- Make sure it works for the company. There's no point in starting a recognition program that is not going to motivate employees or help you achieve business goals. So in addition making it work for employees, you have to make sure that it works for the good of the company. That's why it's so important to put thought into the methods of recognition you use and how effective and practical they are for the company. What works for one company may not work for another. "You should customize the reward to make sure it works with and is accepted by your company culture," Cooper says.
Dig Deeper: Personalizing Recognition
Rewarding Employees on a Budget: Types of Rewards
There's an old saying in business that money speaks louder than words. Hence the traditional practice in business of rewarding exemplary employee behavior with bonuses, raises, stock options and other types of financial remuneration. But money is not the only way to recognize employees and surveys have found that some workers actually prefer a more personal "thank you" note, being singled out in front of colleagues, or other forms of recognition.
During a recession or prolonged economic downturn, however, financial rewards may be highly prized by your staff. "Given the current downturn, I can't tell every company that money won't help," says Cindy Ventrice, author of Make Their Day! Employee Recognition That Works (Berrett-Koehler Publishers 2009). "In many cases, employees are being under paid or have experienced furloughs or cut backs in pay."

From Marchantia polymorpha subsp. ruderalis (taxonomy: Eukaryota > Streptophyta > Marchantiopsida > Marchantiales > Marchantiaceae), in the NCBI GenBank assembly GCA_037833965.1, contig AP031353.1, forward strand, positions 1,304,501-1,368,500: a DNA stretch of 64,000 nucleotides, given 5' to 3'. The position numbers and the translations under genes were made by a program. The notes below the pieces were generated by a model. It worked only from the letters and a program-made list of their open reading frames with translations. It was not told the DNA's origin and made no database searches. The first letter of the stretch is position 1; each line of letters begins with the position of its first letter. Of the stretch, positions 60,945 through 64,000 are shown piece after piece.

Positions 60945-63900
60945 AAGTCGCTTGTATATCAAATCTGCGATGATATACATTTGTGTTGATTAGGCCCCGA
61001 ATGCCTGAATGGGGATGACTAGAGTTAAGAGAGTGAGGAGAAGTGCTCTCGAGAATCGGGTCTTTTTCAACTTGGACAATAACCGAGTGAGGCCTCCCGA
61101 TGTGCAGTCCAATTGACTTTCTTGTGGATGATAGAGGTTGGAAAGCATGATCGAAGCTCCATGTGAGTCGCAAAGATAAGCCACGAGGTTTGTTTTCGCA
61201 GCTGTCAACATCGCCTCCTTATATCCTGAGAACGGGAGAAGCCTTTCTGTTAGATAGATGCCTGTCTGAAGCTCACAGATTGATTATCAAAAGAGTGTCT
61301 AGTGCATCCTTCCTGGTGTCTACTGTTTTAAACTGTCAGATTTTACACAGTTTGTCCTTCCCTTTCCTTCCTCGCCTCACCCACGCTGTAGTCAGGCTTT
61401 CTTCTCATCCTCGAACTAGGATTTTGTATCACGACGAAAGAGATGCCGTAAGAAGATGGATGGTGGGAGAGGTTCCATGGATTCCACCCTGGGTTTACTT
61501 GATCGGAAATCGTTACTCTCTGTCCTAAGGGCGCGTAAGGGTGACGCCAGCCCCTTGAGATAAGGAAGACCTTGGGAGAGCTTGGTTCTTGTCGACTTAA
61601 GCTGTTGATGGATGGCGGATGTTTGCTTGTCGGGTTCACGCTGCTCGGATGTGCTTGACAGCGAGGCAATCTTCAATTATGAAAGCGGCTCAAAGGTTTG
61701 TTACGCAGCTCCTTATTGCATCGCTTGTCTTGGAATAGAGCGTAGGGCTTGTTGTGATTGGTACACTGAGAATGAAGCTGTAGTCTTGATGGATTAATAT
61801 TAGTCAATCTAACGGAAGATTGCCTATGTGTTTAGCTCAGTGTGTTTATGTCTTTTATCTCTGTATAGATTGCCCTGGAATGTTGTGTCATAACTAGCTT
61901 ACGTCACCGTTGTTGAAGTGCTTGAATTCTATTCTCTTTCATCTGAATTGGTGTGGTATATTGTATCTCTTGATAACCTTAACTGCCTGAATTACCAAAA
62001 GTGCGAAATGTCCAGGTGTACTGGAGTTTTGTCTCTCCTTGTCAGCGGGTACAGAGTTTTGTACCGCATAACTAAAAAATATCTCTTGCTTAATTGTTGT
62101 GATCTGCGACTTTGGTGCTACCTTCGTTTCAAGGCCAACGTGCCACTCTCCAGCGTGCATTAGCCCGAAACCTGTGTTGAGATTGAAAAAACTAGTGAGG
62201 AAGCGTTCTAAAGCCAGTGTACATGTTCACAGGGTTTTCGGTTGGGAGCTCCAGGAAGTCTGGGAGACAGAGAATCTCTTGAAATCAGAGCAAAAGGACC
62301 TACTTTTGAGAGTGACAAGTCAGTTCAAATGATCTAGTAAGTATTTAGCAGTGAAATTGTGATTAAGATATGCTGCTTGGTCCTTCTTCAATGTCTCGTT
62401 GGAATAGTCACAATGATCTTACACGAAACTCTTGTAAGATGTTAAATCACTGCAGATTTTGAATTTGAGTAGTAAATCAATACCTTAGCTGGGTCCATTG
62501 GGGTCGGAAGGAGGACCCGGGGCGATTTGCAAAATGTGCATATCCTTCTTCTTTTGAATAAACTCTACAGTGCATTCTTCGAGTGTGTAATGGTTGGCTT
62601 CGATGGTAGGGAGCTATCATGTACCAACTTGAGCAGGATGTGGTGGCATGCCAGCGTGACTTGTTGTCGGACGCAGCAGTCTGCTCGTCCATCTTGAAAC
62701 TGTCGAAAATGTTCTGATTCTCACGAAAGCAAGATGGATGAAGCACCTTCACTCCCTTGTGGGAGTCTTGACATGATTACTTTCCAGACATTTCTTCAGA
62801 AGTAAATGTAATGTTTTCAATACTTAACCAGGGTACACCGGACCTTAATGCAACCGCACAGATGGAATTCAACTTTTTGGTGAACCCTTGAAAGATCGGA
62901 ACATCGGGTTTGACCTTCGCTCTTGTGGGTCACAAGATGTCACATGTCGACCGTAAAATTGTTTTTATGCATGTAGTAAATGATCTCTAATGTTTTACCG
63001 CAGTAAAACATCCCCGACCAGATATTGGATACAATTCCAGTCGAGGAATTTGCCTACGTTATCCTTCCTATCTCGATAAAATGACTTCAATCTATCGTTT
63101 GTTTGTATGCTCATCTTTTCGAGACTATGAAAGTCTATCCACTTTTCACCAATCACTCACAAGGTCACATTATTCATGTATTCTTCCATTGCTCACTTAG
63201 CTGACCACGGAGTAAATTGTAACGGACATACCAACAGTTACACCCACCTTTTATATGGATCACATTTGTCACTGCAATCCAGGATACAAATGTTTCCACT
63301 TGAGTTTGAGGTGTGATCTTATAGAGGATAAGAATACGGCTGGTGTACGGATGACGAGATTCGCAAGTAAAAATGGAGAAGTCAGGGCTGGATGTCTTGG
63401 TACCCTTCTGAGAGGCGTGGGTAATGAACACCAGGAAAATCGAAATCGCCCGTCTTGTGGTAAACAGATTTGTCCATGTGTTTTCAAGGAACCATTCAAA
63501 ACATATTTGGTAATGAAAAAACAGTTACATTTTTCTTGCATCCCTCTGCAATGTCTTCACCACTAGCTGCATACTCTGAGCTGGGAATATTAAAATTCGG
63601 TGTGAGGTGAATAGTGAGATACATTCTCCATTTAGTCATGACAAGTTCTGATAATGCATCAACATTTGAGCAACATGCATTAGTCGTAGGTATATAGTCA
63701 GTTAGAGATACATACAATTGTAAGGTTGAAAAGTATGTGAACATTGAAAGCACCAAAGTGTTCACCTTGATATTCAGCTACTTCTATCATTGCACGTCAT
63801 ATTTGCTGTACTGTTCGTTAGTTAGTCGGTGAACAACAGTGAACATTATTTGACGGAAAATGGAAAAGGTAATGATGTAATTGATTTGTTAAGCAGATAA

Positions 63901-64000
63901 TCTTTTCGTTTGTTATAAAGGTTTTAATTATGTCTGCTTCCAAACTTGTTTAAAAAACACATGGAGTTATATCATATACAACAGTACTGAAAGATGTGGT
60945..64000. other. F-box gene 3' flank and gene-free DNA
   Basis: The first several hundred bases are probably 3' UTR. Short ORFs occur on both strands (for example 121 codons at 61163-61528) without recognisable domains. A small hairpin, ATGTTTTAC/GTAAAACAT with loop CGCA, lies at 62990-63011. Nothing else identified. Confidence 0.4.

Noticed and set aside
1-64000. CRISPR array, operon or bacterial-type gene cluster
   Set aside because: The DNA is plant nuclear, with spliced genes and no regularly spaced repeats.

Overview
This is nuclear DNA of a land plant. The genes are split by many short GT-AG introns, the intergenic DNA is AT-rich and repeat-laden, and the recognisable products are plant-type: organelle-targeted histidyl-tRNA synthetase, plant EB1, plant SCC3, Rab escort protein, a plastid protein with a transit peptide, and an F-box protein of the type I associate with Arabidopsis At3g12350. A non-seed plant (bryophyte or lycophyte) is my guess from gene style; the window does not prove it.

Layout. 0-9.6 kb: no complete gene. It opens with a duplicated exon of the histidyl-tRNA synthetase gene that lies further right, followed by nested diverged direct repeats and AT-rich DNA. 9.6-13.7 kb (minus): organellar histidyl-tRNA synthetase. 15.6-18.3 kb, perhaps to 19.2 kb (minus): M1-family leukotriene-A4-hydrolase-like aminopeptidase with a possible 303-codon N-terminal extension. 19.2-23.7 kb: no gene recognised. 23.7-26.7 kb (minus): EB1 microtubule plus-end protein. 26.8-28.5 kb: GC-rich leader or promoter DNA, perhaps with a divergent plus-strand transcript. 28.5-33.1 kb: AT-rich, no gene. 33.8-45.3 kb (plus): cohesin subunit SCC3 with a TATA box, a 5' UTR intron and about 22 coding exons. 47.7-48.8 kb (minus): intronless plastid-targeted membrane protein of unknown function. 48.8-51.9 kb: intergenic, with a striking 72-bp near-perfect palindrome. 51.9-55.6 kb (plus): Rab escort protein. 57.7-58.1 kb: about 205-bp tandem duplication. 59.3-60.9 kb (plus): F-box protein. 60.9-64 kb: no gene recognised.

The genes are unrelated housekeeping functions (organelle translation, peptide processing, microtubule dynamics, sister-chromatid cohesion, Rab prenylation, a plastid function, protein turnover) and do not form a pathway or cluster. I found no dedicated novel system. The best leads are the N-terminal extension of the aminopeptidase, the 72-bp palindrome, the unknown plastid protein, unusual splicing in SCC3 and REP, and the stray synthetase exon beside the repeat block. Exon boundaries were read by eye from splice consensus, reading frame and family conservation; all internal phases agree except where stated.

However, when people feel that they are being fairly compensated, then the best rewards for performance or behavior don't line your pocketbook or wallet. "The recognition that sticks with people doesn't have much to do with money," Ventrice says.
People like recognition. People enjoy being thanked for their work. In fiscally tough times, financial rewards are not always feasible. "A lot of the employers I work with say, 'We are afraid we're going to lose people if we can't give people the raises or the bonuses,'" Cooper says. "But they are finding ways to make their employees more loyal than ever. Employers have to be more creative about how they go about recognizing the good work." There a number of ways this can be done, with little or no financial investment. Some types of ideas include:
- Opportunities. Sometimes the most meaningful form of recognition involves some type of opportunity as proof that an employee is valued by an organization. Opportunities can range from being asked to sit on a panel discussion on your manager's behalf, an educational or mentoring opportunity, or being sent to an industry conference, Ventrice says.
- Exposure. Another meaningful form of employee recognition is giving that person exposure to the rest of the staff, to important clients, or to others in their field. This can include everything from being pointed out as the most creative software developer of the month on an in-house bulletin board to being invited to lunch with the boss and one of the company's key clients. Create an employee-of-the-month parking space. Another idea: "Elect employees to a 'Wall of Fame,'" Cooper says. "This is a public space in the company where photos of employees who have accomplished something truly special are displayed, along with the details of what they have done."
- Experience. Sometimes the most sincere form of